In one sense, the family (or household) is a complete society because it is concerned with every aspect of human life—with the ‘act with reason according to human virtue.’ There are certain common goods to which a family can attain: the common celebration of feasts, certain truths, the beauties of music, dance, and so on, and above all the tranquility of order of its own life. But if a family were isolated from all other families, as the Lykov family in Siberia was, its development would be stunted. It would consume almost all of its energy in the gathering of private goods, such as food and fuel, and there would be many common goods in which it could not participate. A family is thus in another sense incomplete, as it is naturally ordered to a greater society that enables it to achieve its own common goods better and to share in other, greater common goods.

31. Associations are incomplete societies that are able to achieve the common goods internal to a particular human practice.

Alasdair MacIntyre defines a ‘practice’ as «any coherent and complex form of socially established cooperative human activity through which goods internal to that form of activity are realized in the course of trying to achieve those standards of excellence which are appropriate to, and partially definitive of, that form of activity, with the result that human powers to achieve excellence, and human conceptions of the ends and goods involved, are systematically extended.» (After Virtue p. 187) Chess, architecture, history, painting, music, the inquiries of physics—these are all practices in MacIntyre’s sense. (MacIntyre also considers politics a practice, but, as Thomas Osborne has argued, there are important differences between politics and other practices because politics is the practice of a complete community). Such practices are aimed at achieving goods internal to them. Goods internal to a practice are goods that can only be had by participating in a practice. And when achieved, such goods are good for the whole community that participates in a practice. A community founded around such a practice is not a complete community because it is not concerned with the whole of human life, not with the whole ‘act with virtue according to human virtue,’ but only with one particular area of it. (Again, I am omitting the practice of politics from consideration at this point). Such communities are usually not given in the way one’s family is; usually (though not always) one has to choose to enter them. I call such communities of persons engaged in a MacIntyrean practice ‘associations.’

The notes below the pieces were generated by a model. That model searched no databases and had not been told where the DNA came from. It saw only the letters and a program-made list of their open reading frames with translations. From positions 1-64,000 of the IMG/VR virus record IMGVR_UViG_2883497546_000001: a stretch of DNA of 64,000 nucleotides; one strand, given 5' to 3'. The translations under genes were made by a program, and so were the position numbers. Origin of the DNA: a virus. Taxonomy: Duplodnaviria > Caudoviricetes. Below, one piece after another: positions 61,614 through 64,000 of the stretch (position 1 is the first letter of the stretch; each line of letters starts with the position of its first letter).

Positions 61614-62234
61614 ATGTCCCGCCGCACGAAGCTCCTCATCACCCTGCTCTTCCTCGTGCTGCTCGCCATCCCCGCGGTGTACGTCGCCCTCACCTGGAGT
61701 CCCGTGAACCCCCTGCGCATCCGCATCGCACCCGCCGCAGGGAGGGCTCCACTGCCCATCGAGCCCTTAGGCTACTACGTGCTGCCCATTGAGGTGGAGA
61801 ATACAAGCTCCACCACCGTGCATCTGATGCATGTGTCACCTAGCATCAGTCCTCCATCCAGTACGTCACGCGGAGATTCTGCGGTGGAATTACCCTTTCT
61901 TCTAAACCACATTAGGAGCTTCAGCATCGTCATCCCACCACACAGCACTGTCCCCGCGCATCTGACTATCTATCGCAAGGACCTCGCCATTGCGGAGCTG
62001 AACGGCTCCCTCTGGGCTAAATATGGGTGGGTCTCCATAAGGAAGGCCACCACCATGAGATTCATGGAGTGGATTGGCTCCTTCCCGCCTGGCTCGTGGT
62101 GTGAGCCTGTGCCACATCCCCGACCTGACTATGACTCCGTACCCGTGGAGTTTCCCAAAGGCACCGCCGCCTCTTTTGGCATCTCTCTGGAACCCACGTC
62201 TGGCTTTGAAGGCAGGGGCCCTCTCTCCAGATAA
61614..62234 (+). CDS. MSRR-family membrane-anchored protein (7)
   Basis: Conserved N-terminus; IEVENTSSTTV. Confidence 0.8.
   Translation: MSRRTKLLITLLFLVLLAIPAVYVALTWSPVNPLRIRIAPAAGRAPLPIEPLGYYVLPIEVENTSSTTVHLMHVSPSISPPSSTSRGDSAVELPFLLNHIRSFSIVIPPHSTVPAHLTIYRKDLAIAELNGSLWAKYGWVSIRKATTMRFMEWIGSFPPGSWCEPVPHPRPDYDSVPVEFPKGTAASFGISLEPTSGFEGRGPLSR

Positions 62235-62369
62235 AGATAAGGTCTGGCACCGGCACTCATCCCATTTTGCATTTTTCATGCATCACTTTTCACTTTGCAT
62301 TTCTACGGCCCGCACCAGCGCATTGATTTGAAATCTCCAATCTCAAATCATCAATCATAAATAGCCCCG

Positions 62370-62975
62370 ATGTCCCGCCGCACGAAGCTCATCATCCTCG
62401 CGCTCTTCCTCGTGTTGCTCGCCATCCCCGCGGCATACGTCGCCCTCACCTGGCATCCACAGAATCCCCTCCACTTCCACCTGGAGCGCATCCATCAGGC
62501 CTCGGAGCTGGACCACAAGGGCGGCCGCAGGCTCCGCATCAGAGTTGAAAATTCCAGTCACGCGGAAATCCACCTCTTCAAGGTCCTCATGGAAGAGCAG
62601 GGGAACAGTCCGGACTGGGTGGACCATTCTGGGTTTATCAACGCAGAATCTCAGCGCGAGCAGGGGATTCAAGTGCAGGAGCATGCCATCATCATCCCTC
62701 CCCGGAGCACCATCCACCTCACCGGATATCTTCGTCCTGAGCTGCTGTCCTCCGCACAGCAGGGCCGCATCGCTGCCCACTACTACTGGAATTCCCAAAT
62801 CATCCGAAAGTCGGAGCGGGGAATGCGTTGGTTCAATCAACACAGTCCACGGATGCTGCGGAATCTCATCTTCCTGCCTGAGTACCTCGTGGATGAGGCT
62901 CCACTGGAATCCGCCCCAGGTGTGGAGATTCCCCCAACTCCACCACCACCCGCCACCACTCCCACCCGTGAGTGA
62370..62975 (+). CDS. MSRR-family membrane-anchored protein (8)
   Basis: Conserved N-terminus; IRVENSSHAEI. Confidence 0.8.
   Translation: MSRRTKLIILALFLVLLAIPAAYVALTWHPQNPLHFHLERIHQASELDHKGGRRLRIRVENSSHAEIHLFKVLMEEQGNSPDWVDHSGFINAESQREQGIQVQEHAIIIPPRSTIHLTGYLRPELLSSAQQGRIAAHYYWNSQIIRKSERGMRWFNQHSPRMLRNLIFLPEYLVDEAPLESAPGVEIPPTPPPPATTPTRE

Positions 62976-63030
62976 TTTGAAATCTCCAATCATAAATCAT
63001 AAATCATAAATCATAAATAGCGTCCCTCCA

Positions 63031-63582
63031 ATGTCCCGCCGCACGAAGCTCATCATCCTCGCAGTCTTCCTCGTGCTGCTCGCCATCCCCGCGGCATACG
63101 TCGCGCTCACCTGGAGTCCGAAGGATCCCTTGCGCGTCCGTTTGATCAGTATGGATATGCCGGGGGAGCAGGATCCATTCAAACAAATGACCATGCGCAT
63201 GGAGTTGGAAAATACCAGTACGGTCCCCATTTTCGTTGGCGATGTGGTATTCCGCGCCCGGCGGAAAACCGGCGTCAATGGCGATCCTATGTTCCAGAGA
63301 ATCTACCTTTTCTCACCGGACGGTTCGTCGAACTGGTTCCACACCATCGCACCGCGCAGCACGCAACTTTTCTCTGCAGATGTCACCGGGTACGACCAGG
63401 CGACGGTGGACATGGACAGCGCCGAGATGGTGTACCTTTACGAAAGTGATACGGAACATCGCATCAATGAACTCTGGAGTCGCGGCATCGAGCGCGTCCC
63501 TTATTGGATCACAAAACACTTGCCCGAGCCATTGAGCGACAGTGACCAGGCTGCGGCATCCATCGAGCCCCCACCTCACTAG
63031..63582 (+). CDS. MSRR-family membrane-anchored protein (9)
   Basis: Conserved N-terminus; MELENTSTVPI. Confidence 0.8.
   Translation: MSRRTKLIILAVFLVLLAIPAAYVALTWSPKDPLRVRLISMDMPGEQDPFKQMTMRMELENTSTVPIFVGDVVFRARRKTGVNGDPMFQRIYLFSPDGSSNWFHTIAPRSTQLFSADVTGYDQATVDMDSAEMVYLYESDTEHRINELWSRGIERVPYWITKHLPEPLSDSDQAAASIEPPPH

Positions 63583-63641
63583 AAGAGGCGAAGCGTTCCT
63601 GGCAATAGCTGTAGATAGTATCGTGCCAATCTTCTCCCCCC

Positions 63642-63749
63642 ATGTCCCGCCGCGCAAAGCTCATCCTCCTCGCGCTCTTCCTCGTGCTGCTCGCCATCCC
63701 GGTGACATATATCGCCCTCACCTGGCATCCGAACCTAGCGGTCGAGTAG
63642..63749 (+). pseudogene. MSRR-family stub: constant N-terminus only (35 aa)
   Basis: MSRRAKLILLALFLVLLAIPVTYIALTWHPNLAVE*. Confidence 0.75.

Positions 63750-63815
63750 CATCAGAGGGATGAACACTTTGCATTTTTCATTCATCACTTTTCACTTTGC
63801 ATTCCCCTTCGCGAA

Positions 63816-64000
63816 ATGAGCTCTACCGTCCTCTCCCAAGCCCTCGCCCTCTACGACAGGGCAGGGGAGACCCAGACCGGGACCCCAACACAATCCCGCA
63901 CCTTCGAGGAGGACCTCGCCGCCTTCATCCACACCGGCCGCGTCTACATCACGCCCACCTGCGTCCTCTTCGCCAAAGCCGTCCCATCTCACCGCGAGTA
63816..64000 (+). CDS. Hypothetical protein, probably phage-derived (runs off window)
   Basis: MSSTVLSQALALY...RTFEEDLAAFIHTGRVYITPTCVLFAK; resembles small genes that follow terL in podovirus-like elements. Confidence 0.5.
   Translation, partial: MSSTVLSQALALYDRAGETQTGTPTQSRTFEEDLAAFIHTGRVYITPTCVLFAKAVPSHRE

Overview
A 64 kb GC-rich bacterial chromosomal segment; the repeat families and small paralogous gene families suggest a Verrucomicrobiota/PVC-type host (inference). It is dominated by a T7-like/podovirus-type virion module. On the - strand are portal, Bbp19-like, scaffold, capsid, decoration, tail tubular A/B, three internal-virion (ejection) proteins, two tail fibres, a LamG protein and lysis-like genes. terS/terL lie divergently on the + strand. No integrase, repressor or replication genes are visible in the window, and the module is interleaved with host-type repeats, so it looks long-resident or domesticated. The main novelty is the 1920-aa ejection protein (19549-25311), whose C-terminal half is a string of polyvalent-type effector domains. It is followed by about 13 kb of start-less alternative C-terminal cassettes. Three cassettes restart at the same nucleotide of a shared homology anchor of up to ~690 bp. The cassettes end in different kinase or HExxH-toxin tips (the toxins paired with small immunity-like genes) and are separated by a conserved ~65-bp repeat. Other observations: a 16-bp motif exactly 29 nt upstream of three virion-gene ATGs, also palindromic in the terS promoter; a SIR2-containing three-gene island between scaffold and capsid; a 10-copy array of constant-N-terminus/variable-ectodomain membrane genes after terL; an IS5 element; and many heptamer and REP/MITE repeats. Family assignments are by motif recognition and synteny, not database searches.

32. Philosophical contemplation is ordered to attaining the common good of all things.

On Plato’s and Aristotle’s accounts, the greatest natural human activity is the activity of philosophical contemplation, whereby persons can transcend the temporal world and attain to eternal truths, and finally to the ultimate cause of all things. This activity is similar to MacIntyrean practices, but it transcends them because it is not concerned with the common goods of a particular part of human life, but (at least indirectly) with God Himself, the universal common good of all things, to Whom all other common goods are ordered.

33. A polity is a complete society, concerned with the whole of human life, that can attain to the greatest natural common goods.